At Least 120 Dead in Burma Earthquake

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Chaiwat Subprasom / Reuters

A Buddhist monk looks at a damaged pagoda after an earthquake at Wat Chedi Laung in Chiang Rai province, north of Bangkok, March 25, 2011

Aid workers said on March 25 that at least 120 people were killed by the magnitude-6.8 earthquake that hit the day before, rattling high-rises in Bangkok and sending people streaming into the streets of Hanoi. Details of the disaster were slowly seeping out from Shan state in northeastern Burma, a relatively remote region near the border with Laos and Thailand in the heart of the area known as the Golden Triangle. Homes, monasteries and government offices were among the 390 buildings damaged or destroyed, according to Burma's state-run media.

Burma's government put the toll at 74 dead and 111 injured. But a reporter working for the Irrawaddy, who traveled to the quake zone on March 25, said local Red Cross officials confirmed that 120 were dead, with the figure expected to rise. He also said the military was tightening checkpoints along the border. During the last natural disaster to hit Burma — Cyclone Nargis in 2008 — the government was criticized for placing state security over humanitarian concerns and refusing international relief workers access to the disaster area in a timely fashion. There has been no call yet from the Burmese government for international assistance in dealing with the latest quake.

Although Burma's state-run media reported on the earthquake promptly on the evening of March 24, no video footage was shown that day or the next. The only image was in a state-run newspaper that showed a damaged bathroom in a home. Still, the government is becoming more open about disasters than it was in the past. During the 1980s, a large section of the city of Mandalay was destroyed by a fire, but the news did not reach the outside world until a Western journalist traveled there nearly five years later. Burma's rulers, and many of its people, are notoriously superstitious, and disasters, natural or otherwise, are seen as portents of bad fortune to come.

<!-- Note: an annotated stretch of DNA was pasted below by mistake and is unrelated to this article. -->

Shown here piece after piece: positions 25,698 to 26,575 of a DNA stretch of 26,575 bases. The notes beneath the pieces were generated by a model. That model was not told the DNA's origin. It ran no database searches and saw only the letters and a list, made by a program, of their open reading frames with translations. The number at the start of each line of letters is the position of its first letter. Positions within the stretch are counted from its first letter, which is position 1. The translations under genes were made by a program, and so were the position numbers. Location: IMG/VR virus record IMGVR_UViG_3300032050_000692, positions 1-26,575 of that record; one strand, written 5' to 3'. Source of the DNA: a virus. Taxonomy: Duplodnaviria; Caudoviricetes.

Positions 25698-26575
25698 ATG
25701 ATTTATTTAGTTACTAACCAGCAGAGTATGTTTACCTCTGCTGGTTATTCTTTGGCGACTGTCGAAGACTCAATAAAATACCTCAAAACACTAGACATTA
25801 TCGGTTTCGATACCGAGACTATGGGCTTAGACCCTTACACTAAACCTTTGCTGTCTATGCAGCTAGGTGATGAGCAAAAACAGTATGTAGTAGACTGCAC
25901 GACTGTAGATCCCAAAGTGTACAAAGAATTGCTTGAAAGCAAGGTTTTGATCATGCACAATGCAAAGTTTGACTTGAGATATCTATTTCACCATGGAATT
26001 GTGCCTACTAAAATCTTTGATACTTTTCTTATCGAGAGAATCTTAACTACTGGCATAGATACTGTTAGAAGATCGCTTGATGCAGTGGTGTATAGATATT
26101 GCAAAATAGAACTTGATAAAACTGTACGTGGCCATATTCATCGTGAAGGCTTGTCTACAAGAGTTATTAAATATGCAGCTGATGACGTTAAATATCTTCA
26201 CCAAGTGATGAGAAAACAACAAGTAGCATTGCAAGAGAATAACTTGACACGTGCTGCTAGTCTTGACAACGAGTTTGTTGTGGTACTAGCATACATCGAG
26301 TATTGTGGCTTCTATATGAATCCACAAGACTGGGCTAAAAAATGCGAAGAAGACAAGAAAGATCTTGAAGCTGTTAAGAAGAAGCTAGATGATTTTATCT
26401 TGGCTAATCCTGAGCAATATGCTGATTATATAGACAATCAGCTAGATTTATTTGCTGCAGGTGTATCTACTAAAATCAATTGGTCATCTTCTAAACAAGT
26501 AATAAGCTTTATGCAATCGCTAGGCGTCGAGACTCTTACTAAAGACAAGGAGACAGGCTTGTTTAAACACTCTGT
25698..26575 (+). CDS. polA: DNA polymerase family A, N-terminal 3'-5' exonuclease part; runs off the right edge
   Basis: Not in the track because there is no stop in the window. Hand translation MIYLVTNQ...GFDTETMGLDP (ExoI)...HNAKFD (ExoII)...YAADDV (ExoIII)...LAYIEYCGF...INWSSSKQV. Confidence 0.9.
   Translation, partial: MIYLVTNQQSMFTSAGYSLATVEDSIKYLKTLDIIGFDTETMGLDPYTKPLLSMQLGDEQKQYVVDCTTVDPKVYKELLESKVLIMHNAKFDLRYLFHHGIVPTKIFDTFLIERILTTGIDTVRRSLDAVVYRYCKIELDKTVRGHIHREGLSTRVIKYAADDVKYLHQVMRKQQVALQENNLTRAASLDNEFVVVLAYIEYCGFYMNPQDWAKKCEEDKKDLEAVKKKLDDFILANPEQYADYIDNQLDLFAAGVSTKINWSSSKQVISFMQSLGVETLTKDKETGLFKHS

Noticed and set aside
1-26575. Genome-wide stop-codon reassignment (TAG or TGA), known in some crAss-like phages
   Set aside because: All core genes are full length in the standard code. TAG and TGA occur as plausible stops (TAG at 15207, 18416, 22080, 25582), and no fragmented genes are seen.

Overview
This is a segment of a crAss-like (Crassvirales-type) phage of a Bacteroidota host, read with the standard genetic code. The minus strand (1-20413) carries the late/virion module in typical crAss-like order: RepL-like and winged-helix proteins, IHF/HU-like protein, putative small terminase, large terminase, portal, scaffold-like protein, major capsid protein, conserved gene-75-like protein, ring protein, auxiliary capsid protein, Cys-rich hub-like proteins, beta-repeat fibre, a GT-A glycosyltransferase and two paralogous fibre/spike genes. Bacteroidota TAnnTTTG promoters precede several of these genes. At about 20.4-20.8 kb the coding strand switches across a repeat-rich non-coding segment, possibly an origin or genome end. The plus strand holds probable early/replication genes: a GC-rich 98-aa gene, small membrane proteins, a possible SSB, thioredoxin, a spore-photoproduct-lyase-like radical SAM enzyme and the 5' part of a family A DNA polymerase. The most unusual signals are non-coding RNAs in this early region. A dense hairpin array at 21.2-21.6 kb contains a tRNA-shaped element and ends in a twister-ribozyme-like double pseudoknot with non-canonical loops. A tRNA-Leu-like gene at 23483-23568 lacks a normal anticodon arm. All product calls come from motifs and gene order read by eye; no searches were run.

The March 24 earthquake was centered near the small town of Loimwe and was just 6 miles (10 km) below the ground's surface, according to the U.S. Geological Survey. The mountains of Shan state are the foothills of the Himalayas, where the Indo-Australian plate butts up against the Eurasian plate. Earthquakes in northern Burma are fairly common, but details are often sketchy because the area is remote and Burma's government keeps a tight rein on information. Parts of Shan state are notoriously lawless, places where ethnic militias smuggle drugs, weapons, people and other contraband across the Mekong River into Laos and Thailand. Some use the proceeds to fund insurgencies against the government, while others are allied with the government.

Scores of homes were leveled in the towns surrounding the quake's epicenter, and the Irrawaddy reported that one military barracks had collapsed. Keng Tung, the largest nearby town, with a population somewhere between 10,000 and 20,000, appeared untouched. Neither electricity nor water had been disrupted in Keng Tung, 56 km north of Loimwe, according to state media.

In neighboring Thailand, one woman died in the northern province of Chiang Rai when a wall of her house collapsed. Condominiums and office towers swayed for more than 10 sec. in Bangkok, more than 500 km to the south of Shan state. Two aftershocks, measuring 4.8 and 5.4 on the Richter scale, were felt in Mandalay and Hanoi, also hundreds of kilometers away. Thai officials have put on hold plans to build nuclear power plants following the recent earthquake in Japan that damaged nuclear reactors in Fukushima.